Exhibit examines identity through clothing
Dressing with purpose in Santa Fe
CYNTHIA ELYCE RUBIN
The Norwegian American
Traditional dress may be defined as the ensemble of garments, jewelry, and accessories rooted in the past that is worn by an identifiable group of people.
Dress helps us fashion identity, history, community, and place. Dress has been harnessed as a metaphor for both progress and stability, the exotic and the utopian, oppression, and freedom, belonging and resistance.
Dressing with Purpose: Belonging and Resistance in Scandinavia, at the Museum of International Folk Art in Santa Fe, N.M., until Feb. 19, 2023, examines three Scandinavian dress traditions: Swedish folkdräkt, Norwegian bunad, and Sámi gákti, and traces their development during two centuries of social and political change across northern Europe.
To give full transparency, I was born and brought up in the textile center of Lowell, Mass., America’s first cotton manufacturing center and so the history of clothing is a subject close to my heart. In addition, my very first travel article in 1996 was Lapping It Up: Folk Art on the Arctic Circle, based on my visit to Rovaniemi, the capital of Lapland in Finland. I was able to glimpse everyday Sami life. So, I was thrilled when subscriber Georgia Shaw brought these exhibitions to my attention, and I immediately ordered the exhibition catalog.
Lowell’s water-powered textile mills catapulted the nation into the industrial era. This was particularly true for immigrant groups and female factory workers, many of them straight from the farm for their first jobs. Lowell’s National Historical Park tells the story of the Industrial Revolution in America.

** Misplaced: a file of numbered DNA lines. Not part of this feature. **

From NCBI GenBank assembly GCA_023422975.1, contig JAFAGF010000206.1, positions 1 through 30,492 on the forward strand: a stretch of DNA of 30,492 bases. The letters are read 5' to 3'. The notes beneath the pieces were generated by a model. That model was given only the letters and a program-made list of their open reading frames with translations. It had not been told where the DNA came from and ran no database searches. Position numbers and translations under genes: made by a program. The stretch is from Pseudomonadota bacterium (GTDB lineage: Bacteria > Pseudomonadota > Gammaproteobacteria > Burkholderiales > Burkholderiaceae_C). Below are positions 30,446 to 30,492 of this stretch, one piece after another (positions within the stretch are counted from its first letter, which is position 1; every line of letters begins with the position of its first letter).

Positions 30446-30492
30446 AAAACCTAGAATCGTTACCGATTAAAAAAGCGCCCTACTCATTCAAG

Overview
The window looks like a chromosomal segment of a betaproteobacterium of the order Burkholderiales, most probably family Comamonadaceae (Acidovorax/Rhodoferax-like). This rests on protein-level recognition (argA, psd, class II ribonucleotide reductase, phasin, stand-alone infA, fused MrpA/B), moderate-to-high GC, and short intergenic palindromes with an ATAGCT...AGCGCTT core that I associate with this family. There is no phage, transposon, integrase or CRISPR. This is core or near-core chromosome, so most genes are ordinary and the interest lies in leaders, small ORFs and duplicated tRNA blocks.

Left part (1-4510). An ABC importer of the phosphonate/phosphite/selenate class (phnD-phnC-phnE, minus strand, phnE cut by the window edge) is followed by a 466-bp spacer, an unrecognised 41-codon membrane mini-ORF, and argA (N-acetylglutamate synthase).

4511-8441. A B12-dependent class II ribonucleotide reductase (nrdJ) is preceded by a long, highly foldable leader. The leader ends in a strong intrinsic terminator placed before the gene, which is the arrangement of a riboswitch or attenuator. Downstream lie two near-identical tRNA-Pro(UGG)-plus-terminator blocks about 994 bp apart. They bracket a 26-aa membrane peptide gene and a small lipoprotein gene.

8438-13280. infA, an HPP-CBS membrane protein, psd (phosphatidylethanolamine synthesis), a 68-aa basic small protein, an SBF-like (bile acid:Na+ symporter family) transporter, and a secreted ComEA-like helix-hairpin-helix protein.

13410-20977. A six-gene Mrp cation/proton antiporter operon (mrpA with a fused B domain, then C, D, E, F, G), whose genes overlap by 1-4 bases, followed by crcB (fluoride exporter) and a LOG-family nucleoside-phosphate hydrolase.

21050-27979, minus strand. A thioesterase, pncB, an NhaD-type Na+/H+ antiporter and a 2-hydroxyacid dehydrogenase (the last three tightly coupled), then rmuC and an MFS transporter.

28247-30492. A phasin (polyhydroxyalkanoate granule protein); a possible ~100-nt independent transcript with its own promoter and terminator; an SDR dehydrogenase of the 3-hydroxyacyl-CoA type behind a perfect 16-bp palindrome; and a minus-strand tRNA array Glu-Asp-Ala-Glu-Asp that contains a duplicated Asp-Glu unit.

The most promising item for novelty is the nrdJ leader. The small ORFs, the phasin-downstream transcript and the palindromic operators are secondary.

Changing society, changing clothes
By the 20th century, many in Sweden worried about the ravages of industrialization, urbanization, and emigration on traditional ways of life. Norway was gripped in a struggle for national independence. Indigenous Sami communities, artificially divided by national orders and long resisting colonial control, rose up in protests that demanded political recognition and sparked cultural renewal.
Within this context of European nation-building, colonial expansion and Indigenous activism, traditional dress took on special meaning as folk, national, or ethnic minority costumes, complex categories that deserve reexamination today. In this exhibition, visitors are introduced to individuals who adapt and revitalize dress traditions to articulate who they are, proclaim personal values and group alliances, strive for sartorial excellence, reflect critically on the past, and ultimately, reshape the societies they live in.
Clothing sends a powerful message, exploring the links connecting it to art and ritual.
The catalog for the exhibition published by Indiana University Press is a richly illustrated academic work, but it is not overbearing. Carrie Hertz, curator of textiles and dress at the Museum of International Folk Art, has traveled to Scandinavia, and she tells stories about the national costumes of today by describing individual visits with women who are involved in producing contemporary national costumes.
It is a behind-the-scenes look into traditional clothing today. Laurann Gilbertson, chief curator at Vesterheim Norwegian-American Museum in Decorah, Iowa, writes about the transnational and personalized bunad of the 21st century. Camilla Rossing, director of the Norwegian Institute for Bunad and Folk Costume in Fagernes, Norway, discusses the headdress and hijab: Bunad in Multicultural Norway.
In addition, if you want to learn more, there is an excellent and lengthy bibliography.
Or, better yet, if you have the time to take a trip to Santa Fe, N.M., and visit the two exhibitions, Dressing with Purpose: Belonging and Resistance in Scandinavia and Fashioning identities: A Companion to Dressing with Purpose that offers examples from the museum’s permanent collection. If you want to travel domestically this summer, it would be well worth it.
Learn more at internationalfolkart.org.
Many thanks to Carrie Hertz of the Museum of International Folk Art for her support.
This article originally appeared in the June 24, 2022, issue of The Norwegian American. To subscribe, visit SUBSCRIBE or call us at (206) 784-4617.